Wikipedia can be a great tool for learning and researching information. However, as with all reference works, not everything in Wikipedia is accurate, comprehensive, or unbiased. Many of the general rules of thumb for conducting research apply to Wikipedia, including:
- Always be wary of any one single source (in any medium—web, print, television or radio), or of multiple works that derive from a single source.
- Where articles have references to external sources (whether online or not) read the references and check whether they really do support what the article says.
- In most academic institutions, major references to Wikipedia, along with most encyclopedias, are unacceptable for a research paper.
As a student you are expected to submit your own work rather than directly copying material from elsewhere. This is called plagiarism and is not tolerated in education and may be an infringement of copyright. Teachers and lecturers are able to detect plagiarism either directly from the content, or by using special software to check if the submitted material is copied from the internet.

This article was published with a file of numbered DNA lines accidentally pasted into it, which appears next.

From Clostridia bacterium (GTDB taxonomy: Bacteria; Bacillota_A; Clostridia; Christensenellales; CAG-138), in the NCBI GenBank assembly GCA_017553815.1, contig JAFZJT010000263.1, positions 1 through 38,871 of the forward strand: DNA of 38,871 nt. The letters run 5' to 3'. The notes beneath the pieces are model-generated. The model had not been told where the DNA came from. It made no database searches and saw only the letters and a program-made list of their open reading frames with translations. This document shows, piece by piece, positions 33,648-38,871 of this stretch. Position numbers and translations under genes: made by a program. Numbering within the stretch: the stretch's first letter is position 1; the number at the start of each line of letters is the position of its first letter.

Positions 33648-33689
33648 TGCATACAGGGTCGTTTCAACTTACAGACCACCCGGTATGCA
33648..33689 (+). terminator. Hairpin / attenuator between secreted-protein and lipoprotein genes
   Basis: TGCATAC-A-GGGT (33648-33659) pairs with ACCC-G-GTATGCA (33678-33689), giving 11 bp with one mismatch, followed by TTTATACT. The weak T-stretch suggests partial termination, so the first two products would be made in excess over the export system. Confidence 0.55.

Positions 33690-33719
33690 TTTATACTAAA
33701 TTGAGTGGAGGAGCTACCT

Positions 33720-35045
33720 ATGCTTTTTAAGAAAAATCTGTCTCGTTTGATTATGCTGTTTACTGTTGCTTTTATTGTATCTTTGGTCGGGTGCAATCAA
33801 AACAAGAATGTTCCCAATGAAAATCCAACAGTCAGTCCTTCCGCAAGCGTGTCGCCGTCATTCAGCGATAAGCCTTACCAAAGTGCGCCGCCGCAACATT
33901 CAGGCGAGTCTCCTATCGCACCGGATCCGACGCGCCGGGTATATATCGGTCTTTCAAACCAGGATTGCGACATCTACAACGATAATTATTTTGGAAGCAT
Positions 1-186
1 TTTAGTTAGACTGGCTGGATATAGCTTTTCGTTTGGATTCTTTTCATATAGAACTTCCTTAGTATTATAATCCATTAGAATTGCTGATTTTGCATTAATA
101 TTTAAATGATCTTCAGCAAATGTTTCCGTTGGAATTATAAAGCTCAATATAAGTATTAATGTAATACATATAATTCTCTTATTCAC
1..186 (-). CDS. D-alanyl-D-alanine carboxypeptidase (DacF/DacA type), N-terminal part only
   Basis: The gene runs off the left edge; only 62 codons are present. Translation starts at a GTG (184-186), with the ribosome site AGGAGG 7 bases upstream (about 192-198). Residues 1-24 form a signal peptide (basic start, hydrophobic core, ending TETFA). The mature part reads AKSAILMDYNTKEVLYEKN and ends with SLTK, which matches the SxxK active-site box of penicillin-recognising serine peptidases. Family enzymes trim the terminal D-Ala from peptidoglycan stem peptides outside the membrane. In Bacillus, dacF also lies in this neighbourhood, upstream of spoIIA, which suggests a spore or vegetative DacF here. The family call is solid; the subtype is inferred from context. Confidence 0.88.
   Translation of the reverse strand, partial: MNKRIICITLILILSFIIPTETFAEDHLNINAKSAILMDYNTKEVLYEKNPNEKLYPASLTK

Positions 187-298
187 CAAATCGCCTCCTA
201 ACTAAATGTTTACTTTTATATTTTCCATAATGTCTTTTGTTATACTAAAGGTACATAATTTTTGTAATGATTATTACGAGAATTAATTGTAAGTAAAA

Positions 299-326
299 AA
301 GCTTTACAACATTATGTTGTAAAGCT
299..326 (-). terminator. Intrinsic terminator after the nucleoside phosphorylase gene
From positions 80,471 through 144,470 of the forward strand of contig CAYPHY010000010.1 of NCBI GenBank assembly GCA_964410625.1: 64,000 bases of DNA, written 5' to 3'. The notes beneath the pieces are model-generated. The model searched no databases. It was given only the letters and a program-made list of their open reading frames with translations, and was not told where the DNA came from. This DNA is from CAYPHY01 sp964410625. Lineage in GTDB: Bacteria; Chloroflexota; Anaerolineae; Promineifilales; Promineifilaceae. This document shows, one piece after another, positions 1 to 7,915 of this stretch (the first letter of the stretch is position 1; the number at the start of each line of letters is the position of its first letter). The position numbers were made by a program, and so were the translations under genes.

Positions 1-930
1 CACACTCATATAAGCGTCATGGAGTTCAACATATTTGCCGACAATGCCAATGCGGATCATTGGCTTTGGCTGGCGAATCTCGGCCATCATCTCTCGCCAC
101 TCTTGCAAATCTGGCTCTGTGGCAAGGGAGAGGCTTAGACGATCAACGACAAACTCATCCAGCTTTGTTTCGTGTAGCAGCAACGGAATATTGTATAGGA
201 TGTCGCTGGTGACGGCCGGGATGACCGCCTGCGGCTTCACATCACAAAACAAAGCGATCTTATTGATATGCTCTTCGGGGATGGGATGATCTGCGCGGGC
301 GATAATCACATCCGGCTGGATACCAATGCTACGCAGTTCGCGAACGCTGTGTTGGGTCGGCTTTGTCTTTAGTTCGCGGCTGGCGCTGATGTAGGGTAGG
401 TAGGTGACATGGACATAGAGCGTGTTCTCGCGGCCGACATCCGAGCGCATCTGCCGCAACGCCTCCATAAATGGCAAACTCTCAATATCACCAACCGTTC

To produce high quality work for school, college, or university information should be gleaned from a wide variety of sources. With Wikipedia you can follow the links supplied in the references or read the books which an article mentions. Often an ISBN for a book is given and clicking on it will let you check to see if your local library has a copy. It should be remembered that the internet has only existed for a very short time compared to the history of printing and publishing so there is a huge amount of material that is only available in undigitized book form.
For students, especially at a tertiary level of education, Wikipedia should only be seen as an entry into a new field of learning. The references supplied will open out into the vast resources of the internet that we are now fortunate to have at our fingertips.